The landscape has always played a key role in the history of the Isle of Man. While many parts of the island have been influential in this regard, few places have been as significant as the rugged coastline around Scarlett Point.
This small headland is located at the southern end of the island, a short step from the small settlement of Castletown. The rocks in this region are largely made up of carboniferous limestone – a material that was once greatly valued in the construction industry on the island. It was also highly important for agriculture, used by farmers as a source of lime fertiliser.
Scarlett Point is home to a short nature trail, which skirts the coastline and takes in some of the best geological features in the region. At the beginning of the trail, you can can find a visitor centre that is operated by the Manx Wildlife Trust and I recommend stopping by. This is a great place to learn more about the area’s complex geology, including the reasons why the region is a hotspot for fossil remains. You can find some of these for yourself if you know where to look, with the limestone rocks on the headland’s beaches and coves being prime locations.
The fossils formed millions of years ago, as dead sea creatures fell to the bottom of the ocean and were preserved in the sediment. You’re most likely to find the remains of crinoids – small marine animals which are closely related to starfish. There might also be fossilised shells, as well as rarer creatures such as ammonites.
A Volcanic Past
There is far more to see on the Scarlett Nature Trail than just fossilised life. The rocky coastline is a haven for seabirds, with shags, cormorants and gulls being especially common. These birds will often be seen resting on the rocks offshore, but they may also be seen fishing. Herons stand majestic in the shallow waters and swallows swoop overhead during the summer months, making it an ideal area for birdwatchers. Keep an eye on the grassy clifftops too, as meadow pipits and wheatears are frequent visitors.
One of the best spots to see this diversity of birdlife is the Stack – a large rock formation that stands just offshore. Many birds congregate here, with some choosing to nest among the many ledges and crevices. The Stack was formed between 300 and 360 million years ago by volcanic activity and shares many geological similarities with the Giant’s Causeway in Ireland.
It makes for an impressive sight, bringing a touch of awe to what is already a dramatic walk. At the furthest point from the visitor centre, the nature trail increases in elevation, providing a vantage point for views back across the island. If you’re lucky enough to find yourself here on a clear day, it’s possible to see the entirety of the Isle of Man’s central mountain range.
The Scarlett Nature Trail can be interesting at any time of year, however a visit in spring often makes for a colourful experience, as the coastline erupts with blooming wildflowers.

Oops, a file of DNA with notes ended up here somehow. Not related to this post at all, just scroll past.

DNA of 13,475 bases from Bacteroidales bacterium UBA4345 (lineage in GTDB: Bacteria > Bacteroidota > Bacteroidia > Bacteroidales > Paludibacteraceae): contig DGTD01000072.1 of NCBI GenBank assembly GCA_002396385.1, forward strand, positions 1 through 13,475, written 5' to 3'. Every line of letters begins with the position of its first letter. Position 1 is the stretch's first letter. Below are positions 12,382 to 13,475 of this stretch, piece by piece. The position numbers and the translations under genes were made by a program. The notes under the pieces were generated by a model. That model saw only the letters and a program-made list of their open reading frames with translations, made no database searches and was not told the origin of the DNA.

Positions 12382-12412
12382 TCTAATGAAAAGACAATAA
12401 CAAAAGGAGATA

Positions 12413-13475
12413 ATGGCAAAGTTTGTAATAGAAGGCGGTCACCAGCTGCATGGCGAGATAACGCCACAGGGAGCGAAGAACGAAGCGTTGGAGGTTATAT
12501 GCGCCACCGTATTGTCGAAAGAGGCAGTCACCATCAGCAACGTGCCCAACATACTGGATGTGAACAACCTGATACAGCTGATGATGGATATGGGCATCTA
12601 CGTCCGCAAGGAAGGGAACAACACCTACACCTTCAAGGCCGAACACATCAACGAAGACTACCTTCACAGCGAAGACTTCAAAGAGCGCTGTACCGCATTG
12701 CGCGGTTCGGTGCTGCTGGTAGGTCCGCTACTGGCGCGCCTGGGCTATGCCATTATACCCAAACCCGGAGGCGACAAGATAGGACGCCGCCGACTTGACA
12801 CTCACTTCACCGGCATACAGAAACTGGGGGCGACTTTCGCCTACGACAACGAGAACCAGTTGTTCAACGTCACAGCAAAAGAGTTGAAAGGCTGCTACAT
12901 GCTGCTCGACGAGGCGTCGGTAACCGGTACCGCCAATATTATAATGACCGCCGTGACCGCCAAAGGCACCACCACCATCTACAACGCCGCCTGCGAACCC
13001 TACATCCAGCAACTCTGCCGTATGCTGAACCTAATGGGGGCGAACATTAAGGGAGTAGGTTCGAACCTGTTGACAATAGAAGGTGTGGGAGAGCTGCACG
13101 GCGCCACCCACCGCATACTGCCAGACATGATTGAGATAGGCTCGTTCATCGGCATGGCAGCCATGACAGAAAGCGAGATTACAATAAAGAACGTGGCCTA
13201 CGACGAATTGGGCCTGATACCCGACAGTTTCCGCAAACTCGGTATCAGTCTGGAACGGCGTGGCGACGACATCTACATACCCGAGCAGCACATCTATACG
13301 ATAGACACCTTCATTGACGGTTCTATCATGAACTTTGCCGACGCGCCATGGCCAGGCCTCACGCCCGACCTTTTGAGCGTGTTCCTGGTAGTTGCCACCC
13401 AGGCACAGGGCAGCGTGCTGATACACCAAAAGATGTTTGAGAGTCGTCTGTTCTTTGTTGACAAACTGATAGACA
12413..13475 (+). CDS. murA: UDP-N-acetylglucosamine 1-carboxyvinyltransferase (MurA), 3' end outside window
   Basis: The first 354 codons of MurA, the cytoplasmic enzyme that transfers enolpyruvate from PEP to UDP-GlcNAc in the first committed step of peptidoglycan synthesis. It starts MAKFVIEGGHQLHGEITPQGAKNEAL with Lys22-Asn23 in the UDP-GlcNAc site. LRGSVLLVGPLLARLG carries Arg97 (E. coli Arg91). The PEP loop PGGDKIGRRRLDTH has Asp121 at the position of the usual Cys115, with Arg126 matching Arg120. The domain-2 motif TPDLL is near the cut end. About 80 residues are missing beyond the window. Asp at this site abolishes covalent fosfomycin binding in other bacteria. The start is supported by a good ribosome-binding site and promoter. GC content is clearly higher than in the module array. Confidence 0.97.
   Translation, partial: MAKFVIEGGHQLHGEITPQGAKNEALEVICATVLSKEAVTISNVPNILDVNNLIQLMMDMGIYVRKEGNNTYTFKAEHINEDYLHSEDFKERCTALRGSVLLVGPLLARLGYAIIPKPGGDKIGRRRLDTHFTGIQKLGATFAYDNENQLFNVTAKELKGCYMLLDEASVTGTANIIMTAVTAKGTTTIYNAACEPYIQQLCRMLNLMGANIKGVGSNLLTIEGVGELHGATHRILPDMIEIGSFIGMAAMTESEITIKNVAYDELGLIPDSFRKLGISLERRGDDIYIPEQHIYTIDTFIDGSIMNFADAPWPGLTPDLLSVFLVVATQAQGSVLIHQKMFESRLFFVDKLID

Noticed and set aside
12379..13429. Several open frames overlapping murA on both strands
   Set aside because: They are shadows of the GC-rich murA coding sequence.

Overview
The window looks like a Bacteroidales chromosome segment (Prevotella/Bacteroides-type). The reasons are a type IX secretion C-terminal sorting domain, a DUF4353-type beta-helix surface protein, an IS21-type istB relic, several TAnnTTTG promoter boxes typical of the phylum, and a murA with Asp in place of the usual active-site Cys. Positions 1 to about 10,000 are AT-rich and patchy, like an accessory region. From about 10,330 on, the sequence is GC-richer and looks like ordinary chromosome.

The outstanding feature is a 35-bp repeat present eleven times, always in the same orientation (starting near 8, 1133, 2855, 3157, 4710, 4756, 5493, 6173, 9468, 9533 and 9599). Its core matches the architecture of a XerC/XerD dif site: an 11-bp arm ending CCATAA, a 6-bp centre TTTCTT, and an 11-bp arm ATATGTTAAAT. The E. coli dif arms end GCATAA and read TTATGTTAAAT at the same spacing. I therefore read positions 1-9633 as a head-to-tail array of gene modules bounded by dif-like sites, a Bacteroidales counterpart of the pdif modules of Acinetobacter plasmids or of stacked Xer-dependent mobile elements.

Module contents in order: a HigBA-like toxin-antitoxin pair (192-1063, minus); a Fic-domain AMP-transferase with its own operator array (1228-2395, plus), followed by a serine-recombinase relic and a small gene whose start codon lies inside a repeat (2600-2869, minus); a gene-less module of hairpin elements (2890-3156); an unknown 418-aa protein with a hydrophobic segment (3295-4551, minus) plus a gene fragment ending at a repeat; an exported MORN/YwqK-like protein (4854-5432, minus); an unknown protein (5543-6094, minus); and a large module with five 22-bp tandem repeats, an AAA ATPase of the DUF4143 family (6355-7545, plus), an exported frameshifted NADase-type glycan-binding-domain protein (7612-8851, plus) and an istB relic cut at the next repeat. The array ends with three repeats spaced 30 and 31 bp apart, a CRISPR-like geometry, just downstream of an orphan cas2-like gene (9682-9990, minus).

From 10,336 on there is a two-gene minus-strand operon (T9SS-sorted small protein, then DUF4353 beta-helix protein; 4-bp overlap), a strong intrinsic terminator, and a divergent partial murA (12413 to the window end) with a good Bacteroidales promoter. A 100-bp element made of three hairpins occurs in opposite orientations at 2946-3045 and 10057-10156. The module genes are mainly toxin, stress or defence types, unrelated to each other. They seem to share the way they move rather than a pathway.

The flora is typical of coastal heathland in the British Isles, with plants including buttercups, sea campion and birds-foot trefoil. Fennel pondweed grows in the small freshwater pools, while the edible rock samphire can be found in the saltier pools down by the ocean.
As if there isn’t already enough to look out for on a trip to Scarlett Nature Trail, you may want to keep your eyes trained on the waters just offshore. The coastline here is a great place to spot some of the most intelligent wildlife species to be found around the Isle of Man – bottlenose dolphins. These marine marvels are frequent visitors to the island, with large pods often appearing during the winter months. These pods can be made up of as many as 100 animals and the sight of such a large group of dolphins is guaranteed to brighten your day.
The bottlenose species is the largest of all the dolphins – a characteristic which helps them survive in the cold waters around the British Isles. Most grow to a length of 4 metres, weighing up to 500 kilograms on average. Being very curious, playful creatures, bottlenose dolphins will often swim alongside boats, where they love to surf among the bow waves.
They have the third largest relative brain size of any animal and this provides them with a level of intelligence that comes very close to that of the great apes, our closest relatives. Some bottlenose dolphins have even been seen using tools, with others decorating themselves in grasses as a form of social bonding.
With so much to do, the Scarlett Nature Trail is a must-see destination on the Isle of Man for anyone with an interest in the coast. I never miss to show this part of the island to my friends and relatives who are visiting and they are always truly amazed. Its fantastic wildlife is matched by its views, made only better by the intriguing geological history.
Are you planning your first trip to the Isle Of Man? Then you should not miss the following article: Guide To Visiting The Isle Of Man